When these clients called me wanting to short sale their Plainfield, CT home, their situation presented some challenges that I had never dealt with before and required some homework on my part prior to listing to ensure we would be able to make the deal work.
The clients only had one mortgage, which was an FHA loan serviced by GMAC. Easy enough. FHA is a very predictable program and these clients easily qualified for an FHA short sale. The issues which presented some challenges were that they had accumulated $52,000 in IRS federal tax liens and $10,000 in State of Connecticut DRS income tax liens on the property. FHA only allows up to $2,500 towards Jr. Lienholders per HUD guidelines. Being honest with the clients, I told them what I knew and didn't know. I had read that the IRS will release tax liens for a short sale under several different situations, but I had never actually done one. Also, I had recently been to a presentation by an attorney who had stated that the CT DRS would not release tax liens in a short sale, and they had advised all of us in that seminar to not even bother taking a listing with a state tax lien because it would never release for less than the full amount owed. I didn't believe them when they had said it, and now I had a reason to prove them wrong. I made 2 phone calls, was put in touch with the supervisor at the CT DRS lien unit, and she reassured me that the State of Connecticut would not force a homeowner into foreclosure due to its tax lien. It would expect some form of payment, but that it would release the lien for less than the full amount owed. Now knowing that I would be able to get all the liens released, we listed the property and found a solid cash buyer in the first 2 weeks on market.
Here are the details of the sale:
Sale price- $116,000
Closing costs allowed - $10,000
Net to GMAC / FHA - $106,000
Amount owed to GMAC / FHA - $156,000
Deficiency forgiven by FHA/HUD - $50,000
IRS tax lien amount - $52,000 - released lien only (no debt forgiven) for $1,000
State of CT tax lien - $10,000 - released lien only (no debt forgiven) for $750
All in all a pretty smooth deal, with only a little over 100 days from list to close. The IRS and state released their tax liens – but they do not forgive the tax debt in a short sale. To quote Benjamin Franklin, “Our new Constitution is now established, everything seems to promise it will be durable; but, in this world, nothing is certain except death and taxes.” If your goal is to reduce your tax liability, attempting to do it while short selling your home is not the proper time to do so. That process takes a long time to complete and would almost certainly derail your attempt at successfully completing a short sale. Please consult a tax attorney regarding settling your tax debt for less than the full amount owed.
I’d like to speak a bit now about how to get the federal tax liens released for a short sale. To do so, you need to reference IRS publication 783, and I read it several times. Sometimes government speak can be a little confusing. Here was the documentation required according to publication 783:
- Completed form 14135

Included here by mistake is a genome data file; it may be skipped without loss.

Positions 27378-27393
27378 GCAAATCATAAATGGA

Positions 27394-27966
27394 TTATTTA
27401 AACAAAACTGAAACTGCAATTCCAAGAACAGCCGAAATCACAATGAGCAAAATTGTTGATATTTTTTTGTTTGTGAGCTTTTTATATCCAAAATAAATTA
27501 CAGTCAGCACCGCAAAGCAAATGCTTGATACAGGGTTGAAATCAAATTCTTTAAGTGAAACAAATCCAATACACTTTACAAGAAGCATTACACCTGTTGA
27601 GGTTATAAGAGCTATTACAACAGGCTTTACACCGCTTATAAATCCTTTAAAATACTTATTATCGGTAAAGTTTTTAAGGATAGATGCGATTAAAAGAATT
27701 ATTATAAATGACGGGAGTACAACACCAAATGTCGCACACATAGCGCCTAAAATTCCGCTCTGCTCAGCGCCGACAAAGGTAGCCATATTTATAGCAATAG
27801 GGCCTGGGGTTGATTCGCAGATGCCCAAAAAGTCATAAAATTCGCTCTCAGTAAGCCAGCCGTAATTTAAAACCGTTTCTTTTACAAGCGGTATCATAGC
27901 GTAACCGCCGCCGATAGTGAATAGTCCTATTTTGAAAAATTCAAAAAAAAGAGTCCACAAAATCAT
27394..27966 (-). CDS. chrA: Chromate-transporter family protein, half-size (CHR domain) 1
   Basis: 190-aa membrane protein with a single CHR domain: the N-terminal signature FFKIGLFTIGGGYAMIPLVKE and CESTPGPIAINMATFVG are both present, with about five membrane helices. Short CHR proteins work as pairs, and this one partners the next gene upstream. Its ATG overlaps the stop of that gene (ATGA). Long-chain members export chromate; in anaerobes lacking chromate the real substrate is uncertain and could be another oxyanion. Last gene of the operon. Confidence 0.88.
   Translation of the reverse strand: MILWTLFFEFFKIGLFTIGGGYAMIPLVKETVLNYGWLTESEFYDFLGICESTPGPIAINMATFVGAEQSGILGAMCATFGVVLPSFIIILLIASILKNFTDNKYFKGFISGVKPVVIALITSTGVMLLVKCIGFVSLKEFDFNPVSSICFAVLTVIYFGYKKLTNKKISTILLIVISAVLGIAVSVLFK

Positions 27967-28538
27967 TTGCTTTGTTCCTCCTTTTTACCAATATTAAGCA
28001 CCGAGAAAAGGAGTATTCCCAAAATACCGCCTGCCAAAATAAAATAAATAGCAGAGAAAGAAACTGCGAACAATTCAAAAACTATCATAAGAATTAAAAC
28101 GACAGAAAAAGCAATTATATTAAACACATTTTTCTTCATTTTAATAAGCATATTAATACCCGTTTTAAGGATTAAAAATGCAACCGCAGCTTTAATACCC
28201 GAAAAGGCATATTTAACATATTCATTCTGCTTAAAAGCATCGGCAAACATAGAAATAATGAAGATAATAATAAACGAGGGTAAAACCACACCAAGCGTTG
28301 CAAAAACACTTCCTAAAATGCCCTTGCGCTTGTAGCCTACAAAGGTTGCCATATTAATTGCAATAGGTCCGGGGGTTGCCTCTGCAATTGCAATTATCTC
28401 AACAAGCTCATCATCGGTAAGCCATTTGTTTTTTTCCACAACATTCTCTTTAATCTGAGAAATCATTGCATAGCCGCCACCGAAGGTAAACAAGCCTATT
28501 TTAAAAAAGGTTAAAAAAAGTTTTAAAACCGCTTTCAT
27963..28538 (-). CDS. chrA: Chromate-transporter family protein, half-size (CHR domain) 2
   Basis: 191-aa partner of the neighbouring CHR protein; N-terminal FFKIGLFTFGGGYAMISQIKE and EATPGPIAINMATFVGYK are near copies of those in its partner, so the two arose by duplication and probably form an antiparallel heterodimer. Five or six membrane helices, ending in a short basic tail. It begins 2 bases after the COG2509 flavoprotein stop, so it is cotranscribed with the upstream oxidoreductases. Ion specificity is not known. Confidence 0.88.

- FULL APPRAISAL by a disinterested 3rd party. You MUST HAVE a FULL APPRAISAL completed on the property. My clients lucked out in this area, because they had an FHA loan. The FHA PFSP is one of the only programs where it is required that the seller and seller’s agent be given a copy of the HUD appraisal if they request it. There is no way around this. If you don’t have an FHA loan, you are most likely going to foot the $400 bill for a full appraisal. If you are not willing to do this, don’t bother calling any Realtor and listing your house, because the tax lien will not get discharged without it.
- Informal valuation by disinterested 3rd party – This can be a CMA performed by another Realtor.
- Title report – A list of all debts senior and junior to the IRS tax lien.
- Payoff statements- Payoff statements from the debts senior and junior to the IRS tax lien. MUST be an official payoff statement. Cannot be a mortgage statement.
- Copy of Federal tax lien
- Copy of purchase and sale contract
- Copy of estimated HUD 1
- Copy of short sale approval letters for all debts senior to the tax lien
In this case we were asking for a discharge of the lien under Section 6325(b)(2)(B). A discharge may be issued under this provision when it is determined the government’s interest in the property has no value. We sent this entire package off to the IRS advisory group in Boston, and a case was opened the next day. We were told that the time frame for a discharge was 45-60 days. Ours ended up coming in about 40 days. It is necessary to take the approval time into account when dealing with your senior lienholders. Extensions on their short sale approvals will almost certainly be necessary due to the IRS.
About a week after the case was opened, I received a call from the IRS agent working the file and I have to say, she was hilariously funny and great to work with through the entire process. Who knew IRS agents have a sense of humor? After reviewing our file, she needed additional documents. Those documents were as follows:
- Copy of the recorded deed from when the taxpayer purchased the property
- Copy of all recorded mortgages on the property as well as any mortgage assignments
- Copy of all other bills to be paid at closing. Property taxes, fire taxes, water and sewer, commission. If it’s listed on the HUD, you need to have documentation for it.
Once all of those documents were into the IRS agents file, it was about a 2 week review period and our approval letter was granted! Hooray! Another client avoids foreclosure, and I now know exactly what it takes to get IRS Federal and CT state tax liens released for a short sale in Connecticut!